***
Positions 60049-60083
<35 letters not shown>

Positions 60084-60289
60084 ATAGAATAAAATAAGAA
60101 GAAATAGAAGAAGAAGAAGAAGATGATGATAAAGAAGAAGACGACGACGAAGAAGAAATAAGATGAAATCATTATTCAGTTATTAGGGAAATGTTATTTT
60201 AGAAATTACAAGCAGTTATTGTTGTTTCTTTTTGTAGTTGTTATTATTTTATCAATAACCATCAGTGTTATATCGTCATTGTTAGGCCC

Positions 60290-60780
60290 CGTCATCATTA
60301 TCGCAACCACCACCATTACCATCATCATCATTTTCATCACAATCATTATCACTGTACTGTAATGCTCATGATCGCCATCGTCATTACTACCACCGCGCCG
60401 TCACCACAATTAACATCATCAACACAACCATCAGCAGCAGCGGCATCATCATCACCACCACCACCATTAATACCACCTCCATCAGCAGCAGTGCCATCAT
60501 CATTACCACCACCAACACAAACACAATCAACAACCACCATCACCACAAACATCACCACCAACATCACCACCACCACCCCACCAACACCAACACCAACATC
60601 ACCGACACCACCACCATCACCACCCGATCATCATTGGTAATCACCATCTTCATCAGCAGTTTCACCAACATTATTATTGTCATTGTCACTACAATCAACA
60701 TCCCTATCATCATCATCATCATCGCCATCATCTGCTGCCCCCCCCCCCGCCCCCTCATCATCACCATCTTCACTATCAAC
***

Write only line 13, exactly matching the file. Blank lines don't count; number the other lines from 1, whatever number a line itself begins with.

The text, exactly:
60701 TCCCTATCATCATCATCATCATCGCCATCATCTGCTGCCCCCCCCCCCGCCCCCTCATCATCACCATCTTCACTATCAAC